The anterior cruciate ligament (ACL) is a ligament in the center of the knee that prevents the shin bone (tibia) from moving forward on the thigh bone (femur).
If the ACL is torn, the knee joint may become unstable and affect the ability to perform work or athletic activities.
ACL reconstruction is surgery to replace the torn ACL ligament. There are several choices of tissue to use for the new ligament, including an autograft (tissue from the patient’s own body) or an allograft (tissue from a cadaver). One of the most common autografts use part of the patellar tendon (the tendon in the front of the knee).
The old ligament is removed using a shaver or other instruments. Bone tunnels are made to place the new ligament (patellar graft) in the knee at the site of the old ACL. Screws are commonly used to secure the graft in the bone tunnels, although other methods of fixation are used depending on the type of graft used.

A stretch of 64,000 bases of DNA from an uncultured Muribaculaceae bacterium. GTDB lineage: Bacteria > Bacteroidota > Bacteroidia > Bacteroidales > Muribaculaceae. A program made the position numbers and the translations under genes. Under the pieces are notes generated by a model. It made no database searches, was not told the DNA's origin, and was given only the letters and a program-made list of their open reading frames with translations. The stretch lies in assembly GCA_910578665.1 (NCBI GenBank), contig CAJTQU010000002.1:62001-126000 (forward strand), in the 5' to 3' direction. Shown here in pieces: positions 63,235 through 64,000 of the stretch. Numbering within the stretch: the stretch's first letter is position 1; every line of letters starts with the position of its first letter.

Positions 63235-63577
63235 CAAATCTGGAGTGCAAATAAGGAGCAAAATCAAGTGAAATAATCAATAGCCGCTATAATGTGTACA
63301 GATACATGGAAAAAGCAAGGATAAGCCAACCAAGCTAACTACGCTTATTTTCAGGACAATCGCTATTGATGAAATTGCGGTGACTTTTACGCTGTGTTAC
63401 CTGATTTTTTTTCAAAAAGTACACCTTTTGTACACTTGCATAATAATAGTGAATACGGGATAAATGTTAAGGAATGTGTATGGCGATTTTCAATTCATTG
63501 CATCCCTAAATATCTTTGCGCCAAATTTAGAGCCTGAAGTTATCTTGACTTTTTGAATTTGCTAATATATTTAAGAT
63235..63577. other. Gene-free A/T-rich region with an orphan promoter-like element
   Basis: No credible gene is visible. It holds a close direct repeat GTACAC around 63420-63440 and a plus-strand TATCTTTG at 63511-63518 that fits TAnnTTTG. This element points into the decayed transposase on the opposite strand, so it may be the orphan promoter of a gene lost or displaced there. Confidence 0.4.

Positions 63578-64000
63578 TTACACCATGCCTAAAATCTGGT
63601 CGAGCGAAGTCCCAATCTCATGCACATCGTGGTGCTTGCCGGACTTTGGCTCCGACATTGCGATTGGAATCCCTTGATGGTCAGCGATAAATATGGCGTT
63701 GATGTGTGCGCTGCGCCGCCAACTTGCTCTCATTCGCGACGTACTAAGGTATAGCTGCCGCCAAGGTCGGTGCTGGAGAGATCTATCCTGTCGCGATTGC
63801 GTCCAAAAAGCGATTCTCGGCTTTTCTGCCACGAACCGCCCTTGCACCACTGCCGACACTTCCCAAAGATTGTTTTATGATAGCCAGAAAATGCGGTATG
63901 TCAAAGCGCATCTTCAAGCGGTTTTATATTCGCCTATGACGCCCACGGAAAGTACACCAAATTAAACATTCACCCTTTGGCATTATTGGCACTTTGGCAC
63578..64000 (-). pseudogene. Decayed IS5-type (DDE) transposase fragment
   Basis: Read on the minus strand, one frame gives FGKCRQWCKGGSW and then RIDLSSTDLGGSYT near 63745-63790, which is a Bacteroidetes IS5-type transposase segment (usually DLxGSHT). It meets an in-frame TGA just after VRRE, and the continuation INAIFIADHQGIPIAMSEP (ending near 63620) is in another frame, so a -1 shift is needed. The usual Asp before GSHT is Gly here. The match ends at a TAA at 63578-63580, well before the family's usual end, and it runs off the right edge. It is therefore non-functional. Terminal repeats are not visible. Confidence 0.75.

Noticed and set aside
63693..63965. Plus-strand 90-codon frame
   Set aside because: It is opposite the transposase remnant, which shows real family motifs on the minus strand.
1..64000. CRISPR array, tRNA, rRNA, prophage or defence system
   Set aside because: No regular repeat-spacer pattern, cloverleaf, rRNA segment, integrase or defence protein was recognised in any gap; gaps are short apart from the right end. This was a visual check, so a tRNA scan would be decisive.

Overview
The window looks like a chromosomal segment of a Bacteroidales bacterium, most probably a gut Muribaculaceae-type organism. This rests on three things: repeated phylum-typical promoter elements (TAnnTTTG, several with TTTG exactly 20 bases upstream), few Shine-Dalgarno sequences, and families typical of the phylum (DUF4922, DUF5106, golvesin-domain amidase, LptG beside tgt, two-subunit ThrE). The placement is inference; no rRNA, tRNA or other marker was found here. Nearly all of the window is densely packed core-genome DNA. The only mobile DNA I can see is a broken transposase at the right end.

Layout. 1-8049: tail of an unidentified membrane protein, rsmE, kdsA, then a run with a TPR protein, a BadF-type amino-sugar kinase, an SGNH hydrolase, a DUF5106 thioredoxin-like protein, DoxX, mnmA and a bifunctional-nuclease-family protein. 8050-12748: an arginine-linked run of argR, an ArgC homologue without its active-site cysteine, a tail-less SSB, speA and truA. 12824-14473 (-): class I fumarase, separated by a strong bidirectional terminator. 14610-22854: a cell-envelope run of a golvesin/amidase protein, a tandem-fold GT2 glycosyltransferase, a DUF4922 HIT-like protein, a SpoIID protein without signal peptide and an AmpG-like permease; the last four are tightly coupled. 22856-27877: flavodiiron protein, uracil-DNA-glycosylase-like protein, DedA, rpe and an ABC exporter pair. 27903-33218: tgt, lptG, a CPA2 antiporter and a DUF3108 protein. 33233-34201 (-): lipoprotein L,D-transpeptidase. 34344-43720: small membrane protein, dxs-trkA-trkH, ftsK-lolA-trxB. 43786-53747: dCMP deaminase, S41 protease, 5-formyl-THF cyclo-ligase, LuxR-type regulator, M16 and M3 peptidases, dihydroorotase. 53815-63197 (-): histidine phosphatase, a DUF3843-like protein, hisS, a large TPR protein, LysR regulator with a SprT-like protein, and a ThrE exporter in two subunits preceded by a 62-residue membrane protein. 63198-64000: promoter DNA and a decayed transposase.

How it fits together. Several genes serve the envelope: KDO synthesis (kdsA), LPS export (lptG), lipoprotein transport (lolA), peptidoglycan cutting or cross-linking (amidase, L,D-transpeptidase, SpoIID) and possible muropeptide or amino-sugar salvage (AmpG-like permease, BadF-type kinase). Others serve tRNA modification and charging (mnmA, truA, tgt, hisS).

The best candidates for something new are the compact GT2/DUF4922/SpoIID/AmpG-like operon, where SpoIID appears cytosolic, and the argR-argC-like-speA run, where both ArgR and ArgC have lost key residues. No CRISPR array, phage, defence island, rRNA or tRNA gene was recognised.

At the end of the surgery, the incisions are closed, and a dressing is applied. ACL reconstruction is usually a very successful surgery. The majority of patients will have a stable knee that does not give way after ACL reconstruction.
Linda J. Vorvick, MD, Medical Director, MEDEX Northwest Division of Physician Assistant Studies, University of Washington, School of Medicine; C. Benjamin Ma, MD, Assistant Professor, Chief, Sports Medicine and Shoulder Service, UCSF Department of Orthopaedic Surgery. Also reviewed by David Zieve, MD, MHA, Medical Director, A.D.A.M., Inc.